VIOME: At The Forefront Of Unraveling Chronic Health Challenges

Change is Constant


For those that have done the Viome test, you may be aware that Viome recently updated their app and changed the content within their reports.  Many of you have probably noticed massive changes to the names of microbes, microbes that were on your first report are no longer there, new microbes appearing, and various changes to the bio-individualized dietary recommendations. 

Our recent meeting with the Chief Medical Officer of Viome shed light on many reasonable explanations for these changes.  Distilling the vast amounts of data that Viome collects and transforming it into tangible information that we can all view within the reports is an immense and ever-evolving undertaking.  In light of this, we encourage everyone to please bare with Viome as they continue to tirelessly work through technological challenges that can come with a new launch of any cutting-edge product and service.   

There have been rumblings within social media circles of some microbes completely missing on the new report instead of being re-classified.  We have been assured that all previous data is still there and that there are currently some rendering issues inside of the app; which will be resolved in time.  

Having said this, we would like focus everyone's attention on the amazing advancements that Viome has made and will continue to make within the health and wellness arena.   Viome is arming its users with powerful information, beyond that of any other lab that we know of, that will allow for a much greater understanding of what the body needs to restore optimal function.  

Most Comprehensive Microbial Database Around!

The metatranscriptomic technology that Viome utilizes came from scientific research done by Los Alamos National Laboratories.  They brought with them the database the government was using for their research.  This is what Viome used to match all of the microbial RNA sequences inside of peoples' guts and make sense of all the data.   For as good and up-to-date as this database was in its time, it no longer holds up to what has developed from it.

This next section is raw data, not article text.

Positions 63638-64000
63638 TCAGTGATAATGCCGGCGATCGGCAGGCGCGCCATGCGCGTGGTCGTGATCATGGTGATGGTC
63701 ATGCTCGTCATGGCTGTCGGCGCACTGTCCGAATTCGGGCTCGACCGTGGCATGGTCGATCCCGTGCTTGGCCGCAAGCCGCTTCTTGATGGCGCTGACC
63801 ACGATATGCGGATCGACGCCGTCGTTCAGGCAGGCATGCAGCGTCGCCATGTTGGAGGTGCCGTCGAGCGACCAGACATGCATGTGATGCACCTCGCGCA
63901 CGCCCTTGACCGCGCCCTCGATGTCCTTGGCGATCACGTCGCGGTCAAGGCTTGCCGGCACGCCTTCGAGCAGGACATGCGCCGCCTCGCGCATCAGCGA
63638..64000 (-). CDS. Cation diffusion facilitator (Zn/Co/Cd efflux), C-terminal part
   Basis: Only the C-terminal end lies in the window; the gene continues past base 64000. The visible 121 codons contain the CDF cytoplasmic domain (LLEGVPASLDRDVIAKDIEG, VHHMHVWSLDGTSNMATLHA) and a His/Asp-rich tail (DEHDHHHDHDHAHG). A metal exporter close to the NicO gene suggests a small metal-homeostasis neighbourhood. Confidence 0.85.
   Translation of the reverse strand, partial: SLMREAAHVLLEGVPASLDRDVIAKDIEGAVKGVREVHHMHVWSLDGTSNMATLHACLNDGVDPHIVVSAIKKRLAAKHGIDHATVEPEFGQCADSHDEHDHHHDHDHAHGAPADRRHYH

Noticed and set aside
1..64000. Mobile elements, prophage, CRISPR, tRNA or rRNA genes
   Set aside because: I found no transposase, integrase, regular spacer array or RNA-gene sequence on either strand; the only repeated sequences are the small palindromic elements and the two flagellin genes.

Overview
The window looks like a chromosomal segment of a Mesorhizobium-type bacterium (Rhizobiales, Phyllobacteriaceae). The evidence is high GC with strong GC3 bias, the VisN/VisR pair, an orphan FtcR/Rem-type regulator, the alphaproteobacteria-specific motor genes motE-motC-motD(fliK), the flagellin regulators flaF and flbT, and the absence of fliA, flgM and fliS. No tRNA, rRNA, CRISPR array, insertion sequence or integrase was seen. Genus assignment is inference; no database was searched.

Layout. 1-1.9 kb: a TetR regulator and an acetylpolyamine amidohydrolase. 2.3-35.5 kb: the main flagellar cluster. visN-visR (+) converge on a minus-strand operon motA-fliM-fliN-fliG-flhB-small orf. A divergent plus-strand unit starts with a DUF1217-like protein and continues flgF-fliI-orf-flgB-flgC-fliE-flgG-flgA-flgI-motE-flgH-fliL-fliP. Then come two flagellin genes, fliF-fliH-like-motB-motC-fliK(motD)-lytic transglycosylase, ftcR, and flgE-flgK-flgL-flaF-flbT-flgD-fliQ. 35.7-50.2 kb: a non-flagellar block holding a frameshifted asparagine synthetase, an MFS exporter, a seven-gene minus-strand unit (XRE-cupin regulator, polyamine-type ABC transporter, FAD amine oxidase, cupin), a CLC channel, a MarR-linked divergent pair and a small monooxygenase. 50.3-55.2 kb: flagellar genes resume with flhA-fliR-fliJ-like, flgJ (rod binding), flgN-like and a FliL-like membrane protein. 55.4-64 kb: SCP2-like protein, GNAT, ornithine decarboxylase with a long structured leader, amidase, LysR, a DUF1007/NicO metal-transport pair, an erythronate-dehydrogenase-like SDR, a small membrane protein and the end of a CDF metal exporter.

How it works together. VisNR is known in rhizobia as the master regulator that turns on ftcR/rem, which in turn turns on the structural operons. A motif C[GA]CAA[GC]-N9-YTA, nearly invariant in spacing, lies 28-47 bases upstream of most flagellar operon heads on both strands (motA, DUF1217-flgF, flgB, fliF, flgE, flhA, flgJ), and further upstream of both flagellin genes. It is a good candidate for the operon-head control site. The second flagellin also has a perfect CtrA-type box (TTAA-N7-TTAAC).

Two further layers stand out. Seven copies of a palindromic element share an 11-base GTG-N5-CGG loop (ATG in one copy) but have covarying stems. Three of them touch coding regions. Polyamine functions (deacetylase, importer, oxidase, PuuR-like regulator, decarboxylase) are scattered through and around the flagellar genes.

This just goes to show that new microbes continue to emerge and scientists are constantly changing names of and re-classifying organisms.  The mega database now being utilized by Viome is comprised of all microbes that have been sequenced to date and published within government databases.  They also make updates to the mega database when changes occur within these databases.    

Identification Versus Function

The continued refinement of the Viome mega database allows for greater preciseness in identifying and categorizing microbes.  For instance, this greater preciseness allows for a group of microbes that were once considered to be one strain to actually be broken up into three different strains.  The more that is learned about how microbes function, the more scientists continue to rename and reclassify them in greater detail. 

The microbe lists are based off of matching the RNA sequencing to the genomic databases of all known microbes that have sequenced to date.  While names and classifications of microbes are indeed important for labeling and discussion purposes, the recommendations made by Viome are NOT based on the names of organisms. 

Identification of the microbes is actually a very small part of the data being collected by Viome.  When trying to understand a microbe, it is more important to analyze what the microbe is actually doing inside of the gut versus determining what genus it belongs to.   

Knowing if a microbe is producing highly inflammatory lipopolysaccharides is much more important than knowing if the microbe is from the salmonella or e coli genus.  This is no different than hyper-focusing on a particular diagnosis.  The name/label of an illness, such as fibromyalgia, chronic fatigue syndrome or Hashimoto's, does NOT matter.  What matters is the underlying dysfunction causing the symptoms and the factors that created the dysfunction in the first place.  

The dietary recommendations are based off of a separate section of the mega database where all the metabolic functions of gut microbes are analyzed with extensive metabolic pathways databases.  By looking at all microbial metabolites (byproducts), Viome is able to see exactly what all of the microbes are doing and how they are interacting with one another.  This means looking at what microbes are consuming, what they are producing based on what they consume, and how what they produce influences other microbes. 

Understanding all of this is what allows Viome to provide such bio-individualized dietary recommendations.  Without this, this would be like practitioners, such as us, trying to help somebody unravel chronic health challenges and only knowing their name.  A person's name without past medical history, nutritional status, current lifestyle, environmental exposures, etc. would be of no use in this process.